Ideas for Handling Religious Differences

Here are some things to consider if you and your partner have different ideas or beliefs about religion or spirituality. They may help you to keep your religious differences from ending the relationship.

  • Respect Each Other - You may be thinking you will go to one church and your partner is thinking you will go to another. You may be planning on attending church every Sunday and your partner prefers going just on special occasions, or not at all. If you and your partner have different ideas or opinions about religion and religious involvement, avoid pressuring each other to change and don't feel like you have to abandon your beliefs. Change may occur over time, but if you try and force the issue it could negatively affect your relationship.
  • Explore Your Beliefs - Take some time to assess your beliefs and determine what is right for you. You may find that you are open to or willing to make some changes. Your beliefs do not necessarily have to match your parent's beliefs or the beliefs you grew up with.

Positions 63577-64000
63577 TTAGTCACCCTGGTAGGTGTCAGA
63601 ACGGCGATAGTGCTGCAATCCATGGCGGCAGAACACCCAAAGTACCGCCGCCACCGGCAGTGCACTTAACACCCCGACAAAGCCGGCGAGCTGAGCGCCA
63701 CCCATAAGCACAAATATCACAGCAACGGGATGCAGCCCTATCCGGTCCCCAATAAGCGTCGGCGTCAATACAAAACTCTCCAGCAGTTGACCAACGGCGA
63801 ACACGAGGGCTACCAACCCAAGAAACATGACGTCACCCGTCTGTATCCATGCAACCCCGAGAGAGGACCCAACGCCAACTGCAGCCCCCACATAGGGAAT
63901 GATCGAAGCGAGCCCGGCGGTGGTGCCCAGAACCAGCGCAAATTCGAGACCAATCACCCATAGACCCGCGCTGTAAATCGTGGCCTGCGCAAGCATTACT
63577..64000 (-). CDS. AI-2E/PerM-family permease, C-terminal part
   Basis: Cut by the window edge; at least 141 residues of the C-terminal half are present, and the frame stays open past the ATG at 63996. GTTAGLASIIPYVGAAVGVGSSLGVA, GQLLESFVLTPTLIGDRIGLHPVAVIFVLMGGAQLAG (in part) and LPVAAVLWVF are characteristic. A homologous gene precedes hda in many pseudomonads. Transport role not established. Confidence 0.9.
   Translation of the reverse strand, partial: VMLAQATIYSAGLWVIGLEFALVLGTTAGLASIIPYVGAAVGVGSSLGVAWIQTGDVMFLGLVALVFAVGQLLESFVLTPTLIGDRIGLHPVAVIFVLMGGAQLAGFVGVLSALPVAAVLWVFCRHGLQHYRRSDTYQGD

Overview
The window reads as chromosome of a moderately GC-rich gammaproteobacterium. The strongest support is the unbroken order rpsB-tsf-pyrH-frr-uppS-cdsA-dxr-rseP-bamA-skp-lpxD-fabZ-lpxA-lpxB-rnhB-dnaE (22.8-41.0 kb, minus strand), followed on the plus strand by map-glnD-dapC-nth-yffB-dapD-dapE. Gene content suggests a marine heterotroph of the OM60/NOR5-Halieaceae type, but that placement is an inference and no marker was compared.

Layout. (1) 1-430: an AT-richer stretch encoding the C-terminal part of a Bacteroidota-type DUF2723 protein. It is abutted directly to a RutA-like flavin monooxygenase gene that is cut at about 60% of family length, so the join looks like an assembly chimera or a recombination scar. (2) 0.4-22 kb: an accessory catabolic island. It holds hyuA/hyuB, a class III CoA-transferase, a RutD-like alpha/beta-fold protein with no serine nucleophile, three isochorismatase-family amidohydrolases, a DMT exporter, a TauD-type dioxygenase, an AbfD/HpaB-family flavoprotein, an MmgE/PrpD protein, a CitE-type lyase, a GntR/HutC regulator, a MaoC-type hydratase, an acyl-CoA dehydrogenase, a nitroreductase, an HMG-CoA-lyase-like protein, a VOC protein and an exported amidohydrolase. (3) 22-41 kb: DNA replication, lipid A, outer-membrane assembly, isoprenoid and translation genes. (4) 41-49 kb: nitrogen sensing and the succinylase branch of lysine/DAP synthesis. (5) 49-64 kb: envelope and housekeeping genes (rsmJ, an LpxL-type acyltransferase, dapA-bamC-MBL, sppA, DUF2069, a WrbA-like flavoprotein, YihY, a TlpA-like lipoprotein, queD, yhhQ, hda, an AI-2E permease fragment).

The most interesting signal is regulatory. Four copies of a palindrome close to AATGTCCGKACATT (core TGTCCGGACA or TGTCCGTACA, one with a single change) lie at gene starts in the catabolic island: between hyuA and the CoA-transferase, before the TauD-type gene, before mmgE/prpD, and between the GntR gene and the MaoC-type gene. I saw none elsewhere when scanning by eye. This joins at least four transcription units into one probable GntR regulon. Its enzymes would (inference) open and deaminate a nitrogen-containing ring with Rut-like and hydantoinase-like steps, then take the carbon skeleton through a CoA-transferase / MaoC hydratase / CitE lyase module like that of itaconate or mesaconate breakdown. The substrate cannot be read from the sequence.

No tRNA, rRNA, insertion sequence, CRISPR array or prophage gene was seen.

• Make a Plan for the Future - Before you get married talk about plans and possibilities for you and your family's religious future. You will want to have shared ideas about how you will integrate religion into the lives of your children.

Discussion: Extended Family Problems

Marrying someone from a different religious faith not only has the potential for creating problems between the couple, but between their respective families as well. Many parents may hope or expect that their child will marry someone from within their own faith. If that does not happen, some parents may be accepting of their child's choice and of their new son or daughter-in-law. Other parents may be unpleasant, unsupportive, or downright negative about the whole situation. Their rejection can be very painful and it may interfere with your wedding, your decisions about where and how to spend holidays, and even your decisions regarding where your children go to school. The following section contains a few ideas for dealing with unsupportive parents that will make things easier for you and your partner.